Reverend Hightower muses on his past and the lives of his father and grandfather. His grandfather was a slave-owning lawyer who understood neither his son’s abolitionist stance nor his desire, from his teen years, to preach to rural congregations. When Hightower’s father was married, his grandfather ceded the house and property to his son. Hightower’s father went off to fight in the Civil War, but he did not empathize with the South’s cause and never fired a gun during the entire four years of his service. Instead, he learned to be a medic and became a doctor at the end of the conflict. Hightower’s grandfather was killed during a raid on Jefferson during the war; Hightower remembers, as a boy, looking at his grandfather’s gray Confederate uniform with its mysterious blue patch.
Hightower was raised in the presence of these phantoms of the past—his father, mother, grandfather, and the slave woman his grandfather had owned until the war. Hightower entered the seminary and later married, intent on being given a church in Jefferson. Eventually, this goal did come to pass. Hightower then muses on his wife’s indiscretions and his own fall from grace, wondering whether he used his wife as means of gaining a foothold in the town of Jefferson. As his thoughts race ahead, Hightower sees the faces of those who constitute his world and sees the “other” face of Christmas, the goodness in it, that had lain hidden from the world for so long. Hightower feels he is dying as he imagines he hears the thundering cavalry charge of his grandfather’s company sweeping by.
A furniture dealer tells his wife of an incident that occurred during a recent trip to Mississippi. He recalls how he met Byron, Lena, and the baby, who are in search of a ride to no specific destination—just farther down the road. When they stop for the night, the couple asks to sleep in the bed of the truck. Around the campfire, the man learns that the baby is not Byron’s and that the couple is searching for another, unnamed man. When it comes time to go to sleep, Lena climbs into the truck. When Byron tries to climb in beside her, she spurns his advances and sends him off by the fire. Instead, Byron disappears and does not return the next morning. Calmly, Lena packs up and continues along with the driver. Eventually, Byron appears beside the road, and the truck slows to pick him up. Riding side by side, two wanderers, not necessarily searching for anyone or anything, travel deeper and deeper into Tennessee. Lena muses that she has been farther in the past two months than in her entire life up to that point.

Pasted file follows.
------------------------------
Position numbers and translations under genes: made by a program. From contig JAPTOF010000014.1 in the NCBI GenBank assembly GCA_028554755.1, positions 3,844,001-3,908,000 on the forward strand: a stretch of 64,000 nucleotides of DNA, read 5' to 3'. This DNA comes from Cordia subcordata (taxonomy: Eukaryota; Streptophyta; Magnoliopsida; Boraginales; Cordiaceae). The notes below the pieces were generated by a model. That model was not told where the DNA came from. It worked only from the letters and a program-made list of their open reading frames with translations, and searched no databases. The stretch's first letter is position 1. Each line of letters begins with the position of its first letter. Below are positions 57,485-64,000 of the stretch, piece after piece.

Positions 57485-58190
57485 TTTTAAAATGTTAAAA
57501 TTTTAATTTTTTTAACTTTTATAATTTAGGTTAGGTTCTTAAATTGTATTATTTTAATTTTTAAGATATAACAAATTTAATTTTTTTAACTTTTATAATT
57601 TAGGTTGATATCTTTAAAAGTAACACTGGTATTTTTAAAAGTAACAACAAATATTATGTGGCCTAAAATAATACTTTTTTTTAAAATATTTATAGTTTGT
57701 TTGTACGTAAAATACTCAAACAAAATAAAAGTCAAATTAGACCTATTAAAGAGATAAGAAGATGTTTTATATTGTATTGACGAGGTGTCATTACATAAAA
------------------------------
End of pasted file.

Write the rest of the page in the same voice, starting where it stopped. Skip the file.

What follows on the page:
In a symbolic gesture of acceptance and return, Hightower assists Lena when she goes into labor. By this simple act, he is finally able to reach out beyond his parochial, self-contained world and “minister” to a member of the community in need. Despite the beatings and the scorn visited on him, despite the struggle for self-acceptance, he finally reclaims the dignity and pride that eluded him and is finally able to make peace with his troubled past. Through Hightower’s subsequent musings on and recollections of his family history, Faulkner widens the scope of his inquiry to take in the powerful historical forces that have gripped and shaped the South. In a novel whose main characters are haunted and dogged by their personal pasts, the pressure and influence of a commonly shared historical past is often overlooked. Faulkner thus gives the inherent schism that divides Hightower—and the other characters—yet another dimension and source.
Just as there is no one definable cause of Joe Christmas’s troubled existence, nor is there one for Hightower’s troubles; instead, a complex combination of influences emerges. The South’s historical past, fraught with division and bloodshed, is only one of many spheres shaping the unstable present with which the characters are saddled. Hightower’s inherently divided self can be traced in part to his forebears—in particular his father, who fought for the Confederacy in the Civil War despite being strongly opposed to Southern principles and never firing his gun in battle. Hightower views this basic dichotomy as “proof enough that [his father] was two separate and complete people, one of whom dwelled by serene rules in a world where reality did not exist.” Hightower thus finds familial and historical sources to explain—at least in part—his own duality, disunity, and emotional unrest. He is emblematic of the individual who is framed and contextualized by society while at the same time outside its influence—the individual who consciously and unconsciously absorbs and deflects the historical and social forces surrounding him.
The novel’s final chapter marks another departure. With Miss Burden and Christmas dead, and Reverend Hightower sliding slowly into the grip of his own death, Jefferson is vacated. The focus shifts again to the wanderings of Lena. As is fitting for the novel’s cyclical nature—its inherent structure of repetition and variation—she is once again on the road, only this time joined by her newborn and Byron. Perhaps the most notable aspect of the novel’s conclusion, though, is that it is narrated by a new presence, a nameless furniture dealer who has picked up the ragtag hitchhiking family in its quest to get to Tennessee. This gesture—this addition of yet another character essentially tangential to the narrative—is Faulkner’s final commentary on the chorus of voices that have collectively formulated the backdrop of his characters’ lives and personal struggles. What remains in the end are those who turn from experience and those who actively seek it. Rather than resist a rootless, itinerant, and still-to-be-defined life, Lena welcomes her wandering, her ongoing search for her place in the world despite the suffering and challenges she may meet along the way. Rather than fight this fate, as Joe Christmas did, she embraces it, heading into the unknown future with a new life and a new love in tow.